For Abby, her own trajectory and introduction into the sport was first inspired by her brother.
“Growing up, he set the path for me not with his words, but just the way he was on the ice,” Abby said. “And how he trained in the gym. I looked up to him a lot in that way. Just in any situation, he’s always been there to hype me up, give me advice and give me feedback in my games. He always just helps me to be the best player possible.”
Despite winning the Stanley Cup and ultimately sharing the spotlight with his younger sister, Newhook was thrilled about the joint support.
“It’s really cool to see the support for Abby too,” Newhook said. “It’s a big day for me, but to have her around this and to share the day with her, she’s been a huge part of my life and will be forever. Just to have her around, hear the chants and see all of the support for her makes me proud.”
For Paula, nothing means more than the bond that her two children share and their unwavering support towards one another and their respective hockey careers. Despite her and Shawn not being able to be in attendance in Tampa for Game 6 that sealed the Stanley Cup Championship for Newhook and the Avalanche, she expressed how much it meant to watch her two children embrace on the ice postgame.
“Obviously, seeing your son win the Stanley Cup brings you to tears,” Paula said. “It’s incredible. But that picture they sent me of Abby jumping into Alex’s arms on the ice, that just meant the world. You couldn’t ask for a better bond between your two kids. Just the way they push each other but are always there for each other. The support today has been amazing and for Abby too, it’s so special.”
WHEN IN NEWFOUNDLAND
As much as the day was about sharing the Stanley Cup with the city of St. John’s and the proud province of Newfoundland and Labrador, the Cup itself received the utmost Newfoundland hospitality.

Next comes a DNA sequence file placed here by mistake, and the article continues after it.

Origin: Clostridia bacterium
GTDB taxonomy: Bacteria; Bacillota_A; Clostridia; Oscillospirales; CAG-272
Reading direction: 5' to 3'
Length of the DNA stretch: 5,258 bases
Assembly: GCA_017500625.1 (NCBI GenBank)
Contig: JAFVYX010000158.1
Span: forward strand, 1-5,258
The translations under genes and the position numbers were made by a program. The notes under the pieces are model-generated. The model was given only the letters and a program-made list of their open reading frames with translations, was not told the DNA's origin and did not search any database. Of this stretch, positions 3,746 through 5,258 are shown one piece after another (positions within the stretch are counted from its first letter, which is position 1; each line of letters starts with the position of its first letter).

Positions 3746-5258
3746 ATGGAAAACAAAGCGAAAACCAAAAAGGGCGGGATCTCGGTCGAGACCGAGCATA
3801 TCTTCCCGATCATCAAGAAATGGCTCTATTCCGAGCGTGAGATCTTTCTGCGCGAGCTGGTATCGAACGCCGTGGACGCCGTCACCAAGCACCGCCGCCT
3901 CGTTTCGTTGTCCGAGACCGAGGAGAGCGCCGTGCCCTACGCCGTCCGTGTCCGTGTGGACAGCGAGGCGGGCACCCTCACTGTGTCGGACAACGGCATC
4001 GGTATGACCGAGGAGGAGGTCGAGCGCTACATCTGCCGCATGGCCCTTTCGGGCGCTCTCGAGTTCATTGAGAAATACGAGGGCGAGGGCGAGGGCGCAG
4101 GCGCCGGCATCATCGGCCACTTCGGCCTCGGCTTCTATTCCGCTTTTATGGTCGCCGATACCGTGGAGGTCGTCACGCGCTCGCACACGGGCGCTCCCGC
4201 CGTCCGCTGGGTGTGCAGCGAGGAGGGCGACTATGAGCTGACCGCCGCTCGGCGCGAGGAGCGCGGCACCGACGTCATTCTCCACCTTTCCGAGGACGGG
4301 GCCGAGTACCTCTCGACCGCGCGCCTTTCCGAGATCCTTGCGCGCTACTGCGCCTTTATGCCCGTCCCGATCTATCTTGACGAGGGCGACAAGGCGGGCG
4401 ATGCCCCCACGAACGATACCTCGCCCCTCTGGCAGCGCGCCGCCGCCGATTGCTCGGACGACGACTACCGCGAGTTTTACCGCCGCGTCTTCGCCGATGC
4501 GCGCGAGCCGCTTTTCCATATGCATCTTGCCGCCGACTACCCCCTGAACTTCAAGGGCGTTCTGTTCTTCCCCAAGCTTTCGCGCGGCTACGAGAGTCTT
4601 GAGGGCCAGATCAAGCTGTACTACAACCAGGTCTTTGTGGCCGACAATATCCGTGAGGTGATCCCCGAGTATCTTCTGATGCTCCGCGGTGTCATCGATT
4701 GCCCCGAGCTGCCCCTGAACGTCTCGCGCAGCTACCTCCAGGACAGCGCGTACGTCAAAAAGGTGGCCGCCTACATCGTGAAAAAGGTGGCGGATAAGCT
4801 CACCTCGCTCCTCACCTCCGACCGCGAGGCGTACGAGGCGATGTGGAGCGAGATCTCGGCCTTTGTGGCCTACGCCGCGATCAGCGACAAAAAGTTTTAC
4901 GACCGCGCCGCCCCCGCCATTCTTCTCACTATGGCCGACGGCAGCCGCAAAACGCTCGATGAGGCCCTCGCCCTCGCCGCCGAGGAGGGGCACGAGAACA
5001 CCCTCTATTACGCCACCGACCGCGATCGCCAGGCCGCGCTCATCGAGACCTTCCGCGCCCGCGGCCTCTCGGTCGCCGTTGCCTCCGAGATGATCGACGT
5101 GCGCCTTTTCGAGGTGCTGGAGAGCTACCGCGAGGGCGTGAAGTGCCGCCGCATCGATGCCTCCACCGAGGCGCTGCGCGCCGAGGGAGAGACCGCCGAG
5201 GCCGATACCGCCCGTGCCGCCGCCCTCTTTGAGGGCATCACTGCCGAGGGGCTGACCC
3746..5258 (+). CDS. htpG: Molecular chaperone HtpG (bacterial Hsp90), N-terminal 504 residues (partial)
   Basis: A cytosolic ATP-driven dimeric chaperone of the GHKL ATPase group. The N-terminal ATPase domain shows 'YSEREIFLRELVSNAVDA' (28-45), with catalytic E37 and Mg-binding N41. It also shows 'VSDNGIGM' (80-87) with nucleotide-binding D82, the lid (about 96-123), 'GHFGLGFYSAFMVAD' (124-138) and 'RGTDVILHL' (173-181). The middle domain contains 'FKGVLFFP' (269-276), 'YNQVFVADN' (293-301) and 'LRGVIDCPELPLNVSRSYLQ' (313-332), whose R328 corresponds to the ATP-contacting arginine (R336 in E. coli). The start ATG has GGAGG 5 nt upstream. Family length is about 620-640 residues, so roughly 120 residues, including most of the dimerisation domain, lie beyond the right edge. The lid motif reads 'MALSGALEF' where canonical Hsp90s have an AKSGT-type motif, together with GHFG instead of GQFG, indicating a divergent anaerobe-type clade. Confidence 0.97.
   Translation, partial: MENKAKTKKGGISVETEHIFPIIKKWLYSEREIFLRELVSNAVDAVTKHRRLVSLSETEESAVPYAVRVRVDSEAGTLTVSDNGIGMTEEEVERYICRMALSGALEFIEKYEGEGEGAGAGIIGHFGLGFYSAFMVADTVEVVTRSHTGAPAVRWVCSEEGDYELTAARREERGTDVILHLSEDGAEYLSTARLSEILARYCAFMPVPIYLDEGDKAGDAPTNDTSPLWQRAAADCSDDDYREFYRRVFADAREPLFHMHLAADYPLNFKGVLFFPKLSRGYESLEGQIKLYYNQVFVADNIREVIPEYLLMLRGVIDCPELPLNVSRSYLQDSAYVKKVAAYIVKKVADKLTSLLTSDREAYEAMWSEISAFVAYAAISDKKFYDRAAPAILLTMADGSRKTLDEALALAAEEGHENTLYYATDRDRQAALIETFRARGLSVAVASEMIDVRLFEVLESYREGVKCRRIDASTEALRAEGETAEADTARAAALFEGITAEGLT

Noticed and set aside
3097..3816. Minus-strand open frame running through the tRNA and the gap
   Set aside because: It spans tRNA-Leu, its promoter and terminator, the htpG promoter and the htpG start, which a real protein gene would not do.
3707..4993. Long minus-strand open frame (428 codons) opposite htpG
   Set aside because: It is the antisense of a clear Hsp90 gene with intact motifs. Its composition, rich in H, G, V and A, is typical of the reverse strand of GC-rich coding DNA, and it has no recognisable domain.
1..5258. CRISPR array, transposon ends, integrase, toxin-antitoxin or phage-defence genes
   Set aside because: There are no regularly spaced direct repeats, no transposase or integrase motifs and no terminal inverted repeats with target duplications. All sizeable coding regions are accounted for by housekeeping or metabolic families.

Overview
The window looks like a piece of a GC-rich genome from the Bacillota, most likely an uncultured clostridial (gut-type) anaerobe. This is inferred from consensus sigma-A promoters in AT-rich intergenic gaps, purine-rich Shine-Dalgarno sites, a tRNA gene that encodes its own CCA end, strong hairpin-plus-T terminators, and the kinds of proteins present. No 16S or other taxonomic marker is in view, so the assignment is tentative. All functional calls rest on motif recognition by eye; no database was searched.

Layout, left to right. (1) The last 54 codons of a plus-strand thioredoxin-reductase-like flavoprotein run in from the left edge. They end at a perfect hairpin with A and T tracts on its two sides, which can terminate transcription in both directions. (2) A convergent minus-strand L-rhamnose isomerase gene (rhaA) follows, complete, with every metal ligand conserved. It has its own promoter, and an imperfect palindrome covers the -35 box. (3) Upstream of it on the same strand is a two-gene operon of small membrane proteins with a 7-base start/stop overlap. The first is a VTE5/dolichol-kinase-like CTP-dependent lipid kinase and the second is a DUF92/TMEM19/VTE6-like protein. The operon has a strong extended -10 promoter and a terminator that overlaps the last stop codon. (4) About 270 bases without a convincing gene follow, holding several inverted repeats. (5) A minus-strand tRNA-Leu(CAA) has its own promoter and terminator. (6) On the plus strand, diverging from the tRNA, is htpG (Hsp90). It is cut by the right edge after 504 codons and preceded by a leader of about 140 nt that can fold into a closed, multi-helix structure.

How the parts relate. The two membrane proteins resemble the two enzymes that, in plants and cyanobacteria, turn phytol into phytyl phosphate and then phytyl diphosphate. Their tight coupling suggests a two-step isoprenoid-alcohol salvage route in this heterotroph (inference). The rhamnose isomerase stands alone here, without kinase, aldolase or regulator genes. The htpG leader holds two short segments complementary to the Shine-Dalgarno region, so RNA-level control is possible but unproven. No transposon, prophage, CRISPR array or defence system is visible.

For dinner, Newhook ate specialty salted cod fish and chips from the Cup. Afterwards, Shawn scripted an, “Ode to #18” and song sheets were passed out to everyone in attendance for a full sing-along. During the evening which was spent at O’Reilly’s Bar, Newhook hosted Shanneyganock, a traditional band from Newfoundland and Labrador, on stage. The band sang their iconic song and hit among the province, “The Islander.”
The Irish-rock song had Newhook and everyone in the bar jamming along and singing proudly to the lyrics, including the spirited chorus:
I’m a Newfoundlander born and bred
And I’ll be one ’til I die
I’m proud to be an Islander
And here’s the reason why
I’m free as the wind
And the waves that wash the sand
There’s no place I would rather be
Then here in Newfoundland
For those experiencing their first time in Newfoundland and Labrador, there were screech – a type of rum – shots being taken and even some who underwent the full, “screeched-in” experience, which includes taking a shot of screech, reciting a short statement, and then kissing a cod fish.
As the clock closed in on midnight, Newhook escorted the Cup up to the balcony of the bar where he, Abby and some close friends spent 45 minutes just to themselves taking in the glory and history of the esteemed trophy and each other’s company.
The day lived up to its “epic” expectations; it was a culmination of Newhook’s past and present as he relished in the unwavering support he’s received and celebrated his biggest accomplishment to-date with those closest to him. It was a day that occurs so rarely to such a passionate community, but one that captured the magic of the Stanley Cup and its ability to unite and awe people with its allure and leave a lasting impact in their individual lives.
“It’s totally surreal,” Newhook said. “Just seeing all of my buddies, especially my family and being around the Cup. Just realizing it’s actually home now, it’s a different feeling and I can’t really put words to it.”
This news is republished from another source. You can check the original article here